Politicos move Supreme Court after govt sends illegal foreigners packing

Petitioners say decision to expel illegal refugees exceeds caretaker government's mandate

Maryam Nawaz
Afghan refugees arrive in a truck at a holding centre as they prepare to depart for Afghanistan, in Landi Kotal on November 1, 2023. — AFP
Afghan refugees arrive in a truck at a holding centre as they prepare to depart for Afghanistan, in Landi Kotal on November 1, 2023. — AFP

  • Expelling illegal migrants exceeds caretakers' mandate, says plea.
  • It demands illegal migrants not be harassed or expelled forcefully.
  • Authorities have started rounding up undocumented foreigners.

ISLAMABAD: A number of politicians have petitioned the Supreme Court seeking the judiciary's intervention against the caretaker government's move to deport illegal foreign nationals, including Afghans.

Islamabad issued an ultimatum in early October to 1.7 million Afghans it says were living illegally in Pakistan: leave by November 1 or face arrest and expulsion.

Pakistan Peoples Party's (PPP) Farhatullah Babar, Jamaat-e-Islami's Senator Mushtaq Ahmed, National Democratic Movement's (NDM) Mohsin Dawar, and others have filed a plea in the top court, urging it to invoke Article 184(3) — suo motu.

The federation, Islamabad Capital Territory, all four provinces, United National High Commission for Refugees, and relevant ministries and departments have been made parties to the case.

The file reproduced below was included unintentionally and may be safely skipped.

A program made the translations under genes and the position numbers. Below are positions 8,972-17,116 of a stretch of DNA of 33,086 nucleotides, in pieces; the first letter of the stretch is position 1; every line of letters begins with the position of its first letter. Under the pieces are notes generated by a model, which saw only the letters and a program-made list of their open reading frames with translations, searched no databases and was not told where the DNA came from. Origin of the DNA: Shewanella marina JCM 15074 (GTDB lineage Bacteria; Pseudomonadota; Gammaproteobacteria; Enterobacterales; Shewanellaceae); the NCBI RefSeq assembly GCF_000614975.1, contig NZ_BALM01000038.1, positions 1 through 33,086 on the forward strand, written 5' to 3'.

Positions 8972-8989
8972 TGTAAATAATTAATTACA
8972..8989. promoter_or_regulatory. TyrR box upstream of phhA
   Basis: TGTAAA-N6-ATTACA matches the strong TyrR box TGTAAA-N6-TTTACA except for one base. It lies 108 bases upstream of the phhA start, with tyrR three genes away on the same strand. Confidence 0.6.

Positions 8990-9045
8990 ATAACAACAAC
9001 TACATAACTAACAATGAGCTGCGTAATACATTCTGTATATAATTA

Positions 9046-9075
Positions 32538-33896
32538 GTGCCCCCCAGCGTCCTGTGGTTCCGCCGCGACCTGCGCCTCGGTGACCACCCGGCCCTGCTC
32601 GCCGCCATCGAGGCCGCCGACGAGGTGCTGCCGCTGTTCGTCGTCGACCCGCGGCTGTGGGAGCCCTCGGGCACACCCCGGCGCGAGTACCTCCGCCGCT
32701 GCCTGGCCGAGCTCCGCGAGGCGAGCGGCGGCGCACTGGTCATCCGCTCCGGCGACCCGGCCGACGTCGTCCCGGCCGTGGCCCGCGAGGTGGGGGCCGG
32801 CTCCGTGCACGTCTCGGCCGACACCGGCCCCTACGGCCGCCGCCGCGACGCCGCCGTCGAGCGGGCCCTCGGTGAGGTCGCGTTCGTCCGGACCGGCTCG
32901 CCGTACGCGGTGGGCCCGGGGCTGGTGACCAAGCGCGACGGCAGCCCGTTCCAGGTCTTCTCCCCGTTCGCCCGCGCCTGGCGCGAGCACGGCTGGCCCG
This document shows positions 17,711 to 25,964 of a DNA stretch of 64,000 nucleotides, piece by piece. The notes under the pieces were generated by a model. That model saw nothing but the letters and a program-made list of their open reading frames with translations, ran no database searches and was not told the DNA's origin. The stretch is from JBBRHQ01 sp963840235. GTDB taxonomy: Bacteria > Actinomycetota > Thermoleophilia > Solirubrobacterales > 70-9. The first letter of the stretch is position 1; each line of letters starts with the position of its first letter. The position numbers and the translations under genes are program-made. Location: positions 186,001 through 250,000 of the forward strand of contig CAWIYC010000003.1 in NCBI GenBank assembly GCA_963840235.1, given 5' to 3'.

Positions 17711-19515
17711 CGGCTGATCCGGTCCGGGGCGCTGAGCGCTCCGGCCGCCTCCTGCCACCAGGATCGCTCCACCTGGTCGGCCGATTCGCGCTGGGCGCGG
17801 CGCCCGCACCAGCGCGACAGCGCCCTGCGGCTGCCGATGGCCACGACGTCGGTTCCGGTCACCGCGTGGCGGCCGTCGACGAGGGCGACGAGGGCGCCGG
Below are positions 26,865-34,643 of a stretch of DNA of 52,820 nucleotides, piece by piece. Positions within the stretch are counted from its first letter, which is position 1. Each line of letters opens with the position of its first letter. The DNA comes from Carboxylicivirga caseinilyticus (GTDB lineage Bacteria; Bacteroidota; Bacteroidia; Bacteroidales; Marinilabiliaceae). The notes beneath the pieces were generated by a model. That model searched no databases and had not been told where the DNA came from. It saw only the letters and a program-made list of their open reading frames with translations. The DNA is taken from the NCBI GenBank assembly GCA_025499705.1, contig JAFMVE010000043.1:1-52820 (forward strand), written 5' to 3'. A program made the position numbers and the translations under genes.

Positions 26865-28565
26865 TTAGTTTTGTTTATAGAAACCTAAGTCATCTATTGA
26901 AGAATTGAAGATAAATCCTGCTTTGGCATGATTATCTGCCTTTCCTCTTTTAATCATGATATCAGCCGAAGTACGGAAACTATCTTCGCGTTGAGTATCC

The petitioners, in their plea, mentioned that the caretakers had launched a mass deportation drive against “illegal immigrants” without providing any robust mechanism for distinguishing refugees, asylum-seekers, and birthright citizens.

"This decision, attributed to the apex committee of the caretaker government, is causing a massive violation of fundamental rights of around 4.4 million persons of Afghan origin who are for the time being in Pakistan," the plea mentioned.

"It is also leading to a deterioration in the citizen-state relationship of all the 240 million people living in Pakistan; once state officials get accustomed to indiscriminately shoving human beings in containers and throwing them out, there is no limit to where it will end."

Not only that, the petitioners said, the present decision amounts to a reversal of Pakistan’s 45-year-old policy of extending hospitality to refugees, asylum-seekers, and even unregistered immigrants — a strategic decision that falls completely beyond the limited constitutional mandate of the caretaker government.

They demanded that the state and its instrumentalities be barred from detaining, forcefully deporting, or otherwise harassing anyone who was born in Pakistan and has a claim to birth-right citizenship in accordance with Section 4 of the Citizenship Act, 1951.

The authorities have started rounding up undocumented foreigners ahead of Wednesday's midnight deadline for them to leave or face expulsion.

Afghans have made up the bulk of around 140,000 such immigrants to have voluntarily left so far, officials said, some of whom have lived in Pakistan for decades.

Of the more than 4 million Afghans living in Pakistan, the government estimates 1.7 million are undocumented.

Many fled Afghanistan during its decades of internal conflict since the late 1970s, while the Taliban takeover after the US withdrawal in 2021 led to another exodus.

But Pakistan has taken a stringent stance, saying Afghan nationals have been behind militant attacks, smuggling and other crimes in the country.